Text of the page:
Intel Pentium D 820

..:: Conclusion ::..

When it comes to a multi-threaded or multi-tasking environment, we see a good performance boost from the dual cores. In the case of multi-tasking, I should say we see less of a performance loss than we would with a standard single core CPU, even one equipped with Hyper-Threading. This can be seen from the last multi-tasking benchmarks that we ran where, even though both the Extreme Edition 840 and Pentium D 820 were far behind in a dedicated environment, they gained a substantial boost in a multi-tasking one.

The main advantage to the Pentium D series is that Intel has chosen to place them in a highly affordable pricing bracket. AMD came out with a budgeted Athlon X2, but that version is cut down in features from the others in the series. By pricing these processors at such a low cost, Intel can better compete with AMD. AMD’s processors are far more a fan favorite amongst the performance arena, and for good reason. But there are always those who rely heavily on the Intel name, and the advantages that do come along with the Netburst architecture. The low pricing also adds incentive for upgrades and market penetration will increase.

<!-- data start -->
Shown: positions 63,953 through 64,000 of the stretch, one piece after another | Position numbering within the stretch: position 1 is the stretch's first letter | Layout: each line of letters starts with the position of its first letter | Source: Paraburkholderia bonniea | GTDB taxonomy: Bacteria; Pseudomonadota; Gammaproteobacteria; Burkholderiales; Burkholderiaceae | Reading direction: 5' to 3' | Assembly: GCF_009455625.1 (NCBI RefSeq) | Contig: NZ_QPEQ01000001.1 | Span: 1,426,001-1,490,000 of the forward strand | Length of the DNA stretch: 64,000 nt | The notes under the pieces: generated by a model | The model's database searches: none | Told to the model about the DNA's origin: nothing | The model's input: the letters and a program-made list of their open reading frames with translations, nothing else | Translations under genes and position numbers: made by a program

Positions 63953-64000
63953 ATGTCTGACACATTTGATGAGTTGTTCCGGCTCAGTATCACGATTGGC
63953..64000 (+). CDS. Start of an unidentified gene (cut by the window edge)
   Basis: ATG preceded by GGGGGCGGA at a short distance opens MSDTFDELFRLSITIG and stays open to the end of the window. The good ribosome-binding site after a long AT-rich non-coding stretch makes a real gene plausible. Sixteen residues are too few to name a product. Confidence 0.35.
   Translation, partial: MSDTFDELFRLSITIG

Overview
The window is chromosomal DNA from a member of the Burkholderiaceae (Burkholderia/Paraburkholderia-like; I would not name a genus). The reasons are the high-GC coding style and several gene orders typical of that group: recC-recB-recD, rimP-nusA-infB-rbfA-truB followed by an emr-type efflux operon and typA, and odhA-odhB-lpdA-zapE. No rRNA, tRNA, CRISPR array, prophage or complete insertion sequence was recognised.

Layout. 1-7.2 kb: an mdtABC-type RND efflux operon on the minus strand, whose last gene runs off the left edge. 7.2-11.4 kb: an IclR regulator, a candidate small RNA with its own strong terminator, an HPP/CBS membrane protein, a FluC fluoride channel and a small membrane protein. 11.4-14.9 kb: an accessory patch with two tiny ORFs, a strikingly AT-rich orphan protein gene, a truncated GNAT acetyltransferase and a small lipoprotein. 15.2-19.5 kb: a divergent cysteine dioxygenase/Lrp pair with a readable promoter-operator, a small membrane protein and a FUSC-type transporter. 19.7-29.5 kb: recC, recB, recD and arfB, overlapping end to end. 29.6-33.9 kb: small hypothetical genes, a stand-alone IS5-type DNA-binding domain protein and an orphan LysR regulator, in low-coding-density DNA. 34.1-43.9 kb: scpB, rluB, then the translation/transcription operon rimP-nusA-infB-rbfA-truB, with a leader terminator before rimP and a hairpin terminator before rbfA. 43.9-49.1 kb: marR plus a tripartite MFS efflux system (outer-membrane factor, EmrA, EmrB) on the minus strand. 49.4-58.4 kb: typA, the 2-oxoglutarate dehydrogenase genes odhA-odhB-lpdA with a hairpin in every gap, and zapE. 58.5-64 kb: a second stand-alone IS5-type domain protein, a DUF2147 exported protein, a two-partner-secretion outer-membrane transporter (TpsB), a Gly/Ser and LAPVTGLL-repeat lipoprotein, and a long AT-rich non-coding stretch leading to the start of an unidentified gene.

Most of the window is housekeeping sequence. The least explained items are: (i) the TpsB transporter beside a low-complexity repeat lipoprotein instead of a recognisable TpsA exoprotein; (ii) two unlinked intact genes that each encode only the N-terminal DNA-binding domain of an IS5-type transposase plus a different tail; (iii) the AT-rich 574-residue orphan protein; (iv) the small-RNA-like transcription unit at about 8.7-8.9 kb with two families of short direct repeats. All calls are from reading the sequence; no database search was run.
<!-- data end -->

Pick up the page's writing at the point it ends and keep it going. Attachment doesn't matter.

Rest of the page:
To put it simply, if you’re operating under a typical workstation environment with CAD / CAM / CAE applications, or any other multi-threaded applications for that matter, dual core processors will add a good amount of pep to your daily life. If you’re just a typical end user, then dual core processors really aren’t much of an upgrade from a single processor setup at this time. Over the next year + as we see many more multi-threaded applications hitting the market, we’ll see the demand for and use of dual core processors rising, but it has yet to start as of yet.

All in all, Intel has an excellent offering in the Pentium D from a price vantage point alone. The processor does run quite a bit cooler than the Extreme Edition 840, given that it’s clocked down at 2.80GHz versus the 3.20GHz of the Extreme Edition 840. The Pentium D 820 doesn’t feature the clock control features for cooling of the Extreme Edition either, because the lowest multiplier is 14x, the default multiplier of the 820. This processor is for the general user looking to move to a dual core platform without blowing their budget. Both the Extreme Edition and top-end Athlon X2’s are still quite expensive, which makes the Intel Pentium D series a solid upgrade option.